Cross-species gene transfer; implications for a new theory of evolution

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88 Scopus citations


It has been established that genes can be transferred and expressed among procaryotes of different species. I am hypothesizing-and there is mounting evidence for this conclusion-that genes are transferred and expressed among all species, and that such exchange is facilitated by, and can help account for, the existence of the biological unities, from the uniform genetic code to the cross-species similarity of the stages of embryological development. If this idea is correct, the uniformity of the genetic code would allow organisms to decipher and use genes transposed from chromosomes of foreign species, and the shared sequence of embryological development within each phylum would allow the organism to integrate these genes, particularly when the genes affect complex morphological traits. The cross-species gene transfer model could help explain many observations which have puzzled evolutionists, such as rapid bursts in evolution and the widespread occurrence of parallelism in the fossil record.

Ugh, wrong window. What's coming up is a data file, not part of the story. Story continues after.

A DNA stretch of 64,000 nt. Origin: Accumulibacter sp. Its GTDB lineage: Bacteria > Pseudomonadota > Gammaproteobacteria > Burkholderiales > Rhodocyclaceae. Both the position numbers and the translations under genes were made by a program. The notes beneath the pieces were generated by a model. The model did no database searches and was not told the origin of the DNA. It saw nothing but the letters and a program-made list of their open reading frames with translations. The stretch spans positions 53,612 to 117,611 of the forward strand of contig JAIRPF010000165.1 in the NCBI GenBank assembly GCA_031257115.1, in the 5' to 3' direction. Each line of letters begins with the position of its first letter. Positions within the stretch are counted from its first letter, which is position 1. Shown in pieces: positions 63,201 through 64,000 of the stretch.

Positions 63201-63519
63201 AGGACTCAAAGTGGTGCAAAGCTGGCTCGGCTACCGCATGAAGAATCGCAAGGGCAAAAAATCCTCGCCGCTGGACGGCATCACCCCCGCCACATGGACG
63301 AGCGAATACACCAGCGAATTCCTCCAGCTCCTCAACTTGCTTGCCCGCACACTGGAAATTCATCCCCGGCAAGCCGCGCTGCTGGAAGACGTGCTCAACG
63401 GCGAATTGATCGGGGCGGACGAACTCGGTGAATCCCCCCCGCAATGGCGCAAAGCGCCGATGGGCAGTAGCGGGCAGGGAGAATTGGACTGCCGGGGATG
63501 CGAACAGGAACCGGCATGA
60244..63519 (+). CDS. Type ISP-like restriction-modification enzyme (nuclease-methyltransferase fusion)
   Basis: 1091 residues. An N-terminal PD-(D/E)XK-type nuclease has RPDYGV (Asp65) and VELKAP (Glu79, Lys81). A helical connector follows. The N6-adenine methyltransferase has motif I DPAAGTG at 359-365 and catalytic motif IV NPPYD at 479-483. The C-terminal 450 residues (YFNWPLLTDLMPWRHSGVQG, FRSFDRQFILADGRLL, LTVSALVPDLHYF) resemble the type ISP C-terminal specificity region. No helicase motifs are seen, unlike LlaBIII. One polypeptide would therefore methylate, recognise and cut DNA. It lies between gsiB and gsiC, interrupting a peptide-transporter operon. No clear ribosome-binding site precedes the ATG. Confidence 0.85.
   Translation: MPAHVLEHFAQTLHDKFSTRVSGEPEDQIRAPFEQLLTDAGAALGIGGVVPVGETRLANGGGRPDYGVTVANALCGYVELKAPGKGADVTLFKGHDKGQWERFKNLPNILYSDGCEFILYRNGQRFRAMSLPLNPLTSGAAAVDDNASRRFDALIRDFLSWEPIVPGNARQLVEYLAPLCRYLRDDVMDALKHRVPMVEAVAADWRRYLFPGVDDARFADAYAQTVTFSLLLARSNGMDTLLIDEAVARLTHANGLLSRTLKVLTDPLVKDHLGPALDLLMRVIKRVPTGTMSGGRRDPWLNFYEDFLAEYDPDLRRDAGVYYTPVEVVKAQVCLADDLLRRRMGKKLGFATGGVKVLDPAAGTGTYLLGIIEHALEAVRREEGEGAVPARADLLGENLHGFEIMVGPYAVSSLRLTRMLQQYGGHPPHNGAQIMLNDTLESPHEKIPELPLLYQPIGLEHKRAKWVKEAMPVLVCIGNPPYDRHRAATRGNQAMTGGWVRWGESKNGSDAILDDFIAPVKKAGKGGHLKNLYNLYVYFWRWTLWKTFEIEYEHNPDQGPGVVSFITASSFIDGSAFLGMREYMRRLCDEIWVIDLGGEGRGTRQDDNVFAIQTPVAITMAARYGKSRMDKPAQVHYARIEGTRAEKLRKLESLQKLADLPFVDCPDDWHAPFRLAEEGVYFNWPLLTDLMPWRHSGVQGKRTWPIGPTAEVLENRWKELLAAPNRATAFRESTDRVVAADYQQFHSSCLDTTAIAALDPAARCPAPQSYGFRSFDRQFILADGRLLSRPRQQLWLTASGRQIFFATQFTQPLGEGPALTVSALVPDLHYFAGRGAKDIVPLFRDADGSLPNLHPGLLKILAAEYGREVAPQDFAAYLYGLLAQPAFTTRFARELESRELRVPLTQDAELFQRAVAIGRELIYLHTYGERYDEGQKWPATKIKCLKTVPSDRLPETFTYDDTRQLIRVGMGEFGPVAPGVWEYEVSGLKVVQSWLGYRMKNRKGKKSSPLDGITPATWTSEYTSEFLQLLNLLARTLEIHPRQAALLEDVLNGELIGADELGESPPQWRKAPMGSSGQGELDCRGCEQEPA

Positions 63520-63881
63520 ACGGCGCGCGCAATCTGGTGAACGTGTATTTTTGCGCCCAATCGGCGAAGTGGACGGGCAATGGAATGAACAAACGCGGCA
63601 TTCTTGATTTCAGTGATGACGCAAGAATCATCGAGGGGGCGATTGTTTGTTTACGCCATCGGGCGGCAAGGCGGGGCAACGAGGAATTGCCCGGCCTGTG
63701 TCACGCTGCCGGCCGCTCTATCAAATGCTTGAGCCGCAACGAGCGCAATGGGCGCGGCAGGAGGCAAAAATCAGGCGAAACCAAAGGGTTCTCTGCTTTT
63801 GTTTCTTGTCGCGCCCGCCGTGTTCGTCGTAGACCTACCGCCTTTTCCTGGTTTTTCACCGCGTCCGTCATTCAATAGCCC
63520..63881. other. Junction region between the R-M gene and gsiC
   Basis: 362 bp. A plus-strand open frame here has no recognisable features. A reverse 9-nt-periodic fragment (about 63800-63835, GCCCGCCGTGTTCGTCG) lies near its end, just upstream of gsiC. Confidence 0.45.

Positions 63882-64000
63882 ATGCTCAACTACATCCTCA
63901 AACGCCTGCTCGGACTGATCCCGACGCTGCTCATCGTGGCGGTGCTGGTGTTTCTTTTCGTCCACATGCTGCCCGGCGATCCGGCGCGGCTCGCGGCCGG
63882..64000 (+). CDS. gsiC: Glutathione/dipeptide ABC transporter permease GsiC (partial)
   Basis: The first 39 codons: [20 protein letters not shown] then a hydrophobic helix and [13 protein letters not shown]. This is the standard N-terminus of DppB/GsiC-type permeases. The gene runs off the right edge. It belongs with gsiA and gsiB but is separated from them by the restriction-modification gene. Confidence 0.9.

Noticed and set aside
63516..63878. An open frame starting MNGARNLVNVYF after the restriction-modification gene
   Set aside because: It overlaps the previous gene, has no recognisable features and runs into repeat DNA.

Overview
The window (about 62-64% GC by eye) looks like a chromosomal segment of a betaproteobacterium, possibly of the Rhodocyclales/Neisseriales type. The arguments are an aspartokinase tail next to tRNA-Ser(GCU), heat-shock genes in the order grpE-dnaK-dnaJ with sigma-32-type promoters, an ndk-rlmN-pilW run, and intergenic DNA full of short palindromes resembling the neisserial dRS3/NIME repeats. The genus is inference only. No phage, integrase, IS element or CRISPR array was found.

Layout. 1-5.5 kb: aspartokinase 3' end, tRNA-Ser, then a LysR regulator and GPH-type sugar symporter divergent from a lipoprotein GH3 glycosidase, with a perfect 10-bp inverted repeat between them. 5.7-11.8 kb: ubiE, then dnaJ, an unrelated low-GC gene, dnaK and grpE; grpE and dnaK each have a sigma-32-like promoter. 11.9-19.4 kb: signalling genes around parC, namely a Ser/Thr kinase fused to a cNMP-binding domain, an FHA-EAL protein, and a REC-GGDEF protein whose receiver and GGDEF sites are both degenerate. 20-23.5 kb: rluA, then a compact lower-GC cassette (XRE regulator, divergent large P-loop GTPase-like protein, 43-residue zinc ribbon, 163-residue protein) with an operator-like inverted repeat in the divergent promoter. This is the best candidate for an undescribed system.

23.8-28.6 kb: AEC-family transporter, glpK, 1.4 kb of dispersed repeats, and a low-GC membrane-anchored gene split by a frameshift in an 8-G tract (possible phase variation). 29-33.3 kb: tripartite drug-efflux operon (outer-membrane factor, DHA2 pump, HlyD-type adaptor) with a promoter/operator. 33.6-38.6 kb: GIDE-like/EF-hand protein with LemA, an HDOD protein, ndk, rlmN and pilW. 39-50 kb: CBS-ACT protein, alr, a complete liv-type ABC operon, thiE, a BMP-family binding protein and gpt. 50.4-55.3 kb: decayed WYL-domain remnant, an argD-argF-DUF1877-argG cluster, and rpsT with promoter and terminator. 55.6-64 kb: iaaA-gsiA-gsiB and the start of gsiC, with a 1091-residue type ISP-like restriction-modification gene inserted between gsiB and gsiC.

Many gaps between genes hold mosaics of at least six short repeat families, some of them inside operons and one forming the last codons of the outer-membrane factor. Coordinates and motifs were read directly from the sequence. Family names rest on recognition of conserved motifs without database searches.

Original languageEnglish (US)
Pages (from-to)333-343
Number of pages11
JournalJournal of Theoretical Biology
Issue number2
StatePublished - Jan 21 1985
Externally publishedYes

ASJC Scopus subject areas

  • Agricultural and Biological Sciences(all)
  • Biochemistry, Genetics and Molecular Biology(all)
  • Immunology and Microbiology(all)
  • Applied Mathematics
  • Modeling and Simulation
  • Statistics and Probability
  • Medicine(all)


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